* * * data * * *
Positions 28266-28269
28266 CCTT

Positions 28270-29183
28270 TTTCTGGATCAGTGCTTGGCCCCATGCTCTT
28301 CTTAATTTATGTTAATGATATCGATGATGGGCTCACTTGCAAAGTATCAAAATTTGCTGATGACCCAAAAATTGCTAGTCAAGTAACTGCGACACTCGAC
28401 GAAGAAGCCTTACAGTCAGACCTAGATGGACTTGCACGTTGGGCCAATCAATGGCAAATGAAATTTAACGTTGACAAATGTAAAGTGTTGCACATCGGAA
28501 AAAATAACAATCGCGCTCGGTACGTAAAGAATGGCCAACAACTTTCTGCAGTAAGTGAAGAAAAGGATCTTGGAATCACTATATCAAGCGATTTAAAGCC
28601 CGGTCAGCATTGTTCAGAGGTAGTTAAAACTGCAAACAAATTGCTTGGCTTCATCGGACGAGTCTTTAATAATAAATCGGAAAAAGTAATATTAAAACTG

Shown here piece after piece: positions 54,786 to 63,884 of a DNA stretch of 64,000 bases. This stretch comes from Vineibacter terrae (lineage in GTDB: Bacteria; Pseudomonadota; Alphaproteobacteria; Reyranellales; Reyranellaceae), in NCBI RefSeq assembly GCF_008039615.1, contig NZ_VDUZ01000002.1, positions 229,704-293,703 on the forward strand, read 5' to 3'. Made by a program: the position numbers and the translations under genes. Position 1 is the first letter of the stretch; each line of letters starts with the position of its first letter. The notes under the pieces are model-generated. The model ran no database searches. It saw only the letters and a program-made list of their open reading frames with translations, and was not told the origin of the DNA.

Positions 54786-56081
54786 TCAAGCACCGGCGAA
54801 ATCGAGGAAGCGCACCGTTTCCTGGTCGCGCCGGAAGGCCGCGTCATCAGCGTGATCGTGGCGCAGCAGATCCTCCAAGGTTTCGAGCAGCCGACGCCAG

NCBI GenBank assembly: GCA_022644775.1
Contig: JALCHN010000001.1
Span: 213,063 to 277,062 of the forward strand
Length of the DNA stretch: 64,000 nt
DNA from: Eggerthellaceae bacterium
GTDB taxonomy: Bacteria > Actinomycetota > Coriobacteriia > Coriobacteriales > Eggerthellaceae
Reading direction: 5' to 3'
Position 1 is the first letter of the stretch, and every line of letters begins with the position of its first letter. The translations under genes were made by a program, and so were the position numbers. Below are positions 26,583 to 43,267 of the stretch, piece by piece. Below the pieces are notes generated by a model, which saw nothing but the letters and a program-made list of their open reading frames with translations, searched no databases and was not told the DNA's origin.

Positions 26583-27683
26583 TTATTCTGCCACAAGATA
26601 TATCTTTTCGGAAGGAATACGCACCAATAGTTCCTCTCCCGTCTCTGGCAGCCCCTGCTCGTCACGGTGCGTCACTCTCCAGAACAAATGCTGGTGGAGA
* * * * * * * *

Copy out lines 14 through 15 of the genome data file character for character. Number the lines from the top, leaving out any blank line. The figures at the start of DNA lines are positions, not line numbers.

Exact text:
Contig: JALCHN010000001.1
Span: 213,063 to 277,062 of the forward strand